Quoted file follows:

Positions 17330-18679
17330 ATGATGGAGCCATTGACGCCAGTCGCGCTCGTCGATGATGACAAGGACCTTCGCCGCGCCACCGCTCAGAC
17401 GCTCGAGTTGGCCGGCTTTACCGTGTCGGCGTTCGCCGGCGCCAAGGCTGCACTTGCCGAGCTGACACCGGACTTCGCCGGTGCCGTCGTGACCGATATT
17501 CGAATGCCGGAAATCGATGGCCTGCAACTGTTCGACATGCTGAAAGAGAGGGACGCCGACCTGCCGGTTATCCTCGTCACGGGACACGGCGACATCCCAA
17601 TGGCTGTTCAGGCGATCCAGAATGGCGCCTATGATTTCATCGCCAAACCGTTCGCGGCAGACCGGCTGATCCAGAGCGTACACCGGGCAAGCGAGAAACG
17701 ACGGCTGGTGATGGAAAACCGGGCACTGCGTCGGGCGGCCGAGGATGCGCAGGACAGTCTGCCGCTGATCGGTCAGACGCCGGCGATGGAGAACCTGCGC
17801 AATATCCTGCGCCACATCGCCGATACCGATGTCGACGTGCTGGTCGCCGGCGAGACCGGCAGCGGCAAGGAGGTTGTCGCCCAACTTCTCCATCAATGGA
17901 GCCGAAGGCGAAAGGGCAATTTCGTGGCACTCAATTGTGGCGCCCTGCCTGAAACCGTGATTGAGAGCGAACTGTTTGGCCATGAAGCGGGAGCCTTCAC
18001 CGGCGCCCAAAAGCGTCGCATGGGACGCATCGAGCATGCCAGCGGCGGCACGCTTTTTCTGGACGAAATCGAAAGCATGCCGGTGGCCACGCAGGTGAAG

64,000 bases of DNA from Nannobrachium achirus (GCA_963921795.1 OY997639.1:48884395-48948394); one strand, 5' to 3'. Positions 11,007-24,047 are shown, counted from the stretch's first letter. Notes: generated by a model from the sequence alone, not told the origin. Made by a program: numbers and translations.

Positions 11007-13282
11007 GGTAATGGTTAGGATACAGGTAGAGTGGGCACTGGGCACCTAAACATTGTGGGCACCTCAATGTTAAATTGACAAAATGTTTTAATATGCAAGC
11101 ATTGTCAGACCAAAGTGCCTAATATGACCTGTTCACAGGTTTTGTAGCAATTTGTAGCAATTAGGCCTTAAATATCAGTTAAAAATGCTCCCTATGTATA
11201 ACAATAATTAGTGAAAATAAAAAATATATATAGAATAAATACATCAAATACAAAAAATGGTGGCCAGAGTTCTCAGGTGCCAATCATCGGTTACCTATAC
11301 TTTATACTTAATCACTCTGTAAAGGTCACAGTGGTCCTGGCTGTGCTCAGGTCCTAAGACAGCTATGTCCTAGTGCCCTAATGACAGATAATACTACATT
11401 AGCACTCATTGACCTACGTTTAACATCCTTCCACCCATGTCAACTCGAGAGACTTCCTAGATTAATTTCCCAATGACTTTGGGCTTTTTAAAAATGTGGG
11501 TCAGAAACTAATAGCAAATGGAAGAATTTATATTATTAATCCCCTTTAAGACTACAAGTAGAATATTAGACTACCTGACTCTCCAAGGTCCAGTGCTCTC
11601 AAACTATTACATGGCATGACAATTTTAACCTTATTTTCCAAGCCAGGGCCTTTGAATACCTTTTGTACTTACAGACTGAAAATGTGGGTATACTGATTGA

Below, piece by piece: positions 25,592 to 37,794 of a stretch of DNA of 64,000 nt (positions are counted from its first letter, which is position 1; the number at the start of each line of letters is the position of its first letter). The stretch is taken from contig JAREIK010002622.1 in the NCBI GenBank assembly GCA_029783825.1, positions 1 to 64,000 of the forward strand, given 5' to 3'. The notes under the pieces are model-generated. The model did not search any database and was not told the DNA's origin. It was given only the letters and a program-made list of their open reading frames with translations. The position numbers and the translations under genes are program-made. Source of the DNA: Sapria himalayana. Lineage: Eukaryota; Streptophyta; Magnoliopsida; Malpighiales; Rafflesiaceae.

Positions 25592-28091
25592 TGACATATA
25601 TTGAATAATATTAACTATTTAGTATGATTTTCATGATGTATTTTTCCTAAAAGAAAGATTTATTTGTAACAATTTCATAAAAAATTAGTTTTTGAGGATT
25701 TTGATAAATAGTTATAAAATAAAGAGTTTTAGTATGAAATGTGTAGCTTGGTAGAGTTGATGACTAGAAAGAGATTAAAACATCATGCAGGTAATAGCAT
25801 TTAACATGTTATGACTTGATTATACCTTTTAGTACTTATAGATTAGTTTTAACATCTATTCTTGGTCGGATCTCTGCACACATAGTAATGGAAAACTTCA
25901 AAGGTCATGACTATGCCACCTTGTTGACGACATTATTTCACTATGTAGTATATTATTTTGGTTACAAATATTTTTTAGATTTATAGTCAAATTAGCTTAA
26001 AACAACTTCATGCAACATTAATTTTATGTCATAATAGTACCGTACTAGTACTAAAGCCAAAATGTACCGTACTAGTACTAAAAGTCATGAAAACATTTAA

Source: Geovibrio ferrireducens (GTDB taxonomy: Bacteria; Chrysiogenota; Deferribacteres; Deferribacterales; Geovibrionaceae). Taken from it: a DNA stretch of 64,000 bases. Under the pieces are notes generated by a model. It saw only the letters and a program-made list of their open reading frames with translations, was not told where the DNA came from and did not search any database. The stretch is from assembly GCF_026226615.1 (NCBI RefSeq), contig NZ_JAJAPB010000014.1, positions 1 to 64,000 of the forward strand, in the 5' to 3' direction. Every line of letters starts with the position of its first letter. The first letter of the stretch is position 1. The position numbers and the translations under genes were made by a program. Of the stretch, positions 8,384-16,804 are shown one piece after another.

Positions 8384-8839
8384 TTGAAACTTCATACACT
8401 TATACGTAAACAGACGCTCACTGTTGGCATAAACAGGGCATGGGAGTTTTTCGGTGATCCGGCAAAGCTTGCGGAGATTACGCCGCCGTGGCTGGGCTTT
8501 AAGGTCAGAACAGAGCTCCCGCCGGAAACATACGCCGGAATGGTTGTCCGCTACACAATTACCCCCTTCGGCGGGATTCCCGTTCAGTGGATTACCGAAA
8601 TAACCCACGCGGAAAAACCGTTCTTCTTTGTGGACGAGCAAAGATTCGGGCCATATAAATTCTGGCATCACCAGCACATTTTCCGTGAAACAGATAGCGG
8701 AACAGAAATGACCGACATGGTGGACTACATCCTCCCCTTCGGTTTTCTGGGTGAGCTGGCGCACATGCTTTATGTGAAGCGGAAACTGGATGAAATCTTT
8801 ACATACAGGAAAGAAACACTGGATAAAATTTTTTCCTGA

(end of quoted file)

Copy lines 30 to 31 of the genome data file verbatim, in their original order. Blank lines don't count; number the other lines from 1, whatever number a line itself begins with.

8401 TATACGTAAACAGACGCTCACTGTTGGCATAAACAGGGCATGGGAGTTTTTCGGTGATCCGGCAAAGCTTGCGGAGATTACGCCGCCGTGGCTGGGCTTT
8501 AAGGTCAGAACAGAGCTCCCGCCGGAAACATACGCCGGAATGGTTGTCCGCTACACAATTACCCCCTTCGGCGGGATTCCCGTTCAGTGGATTACCGAAA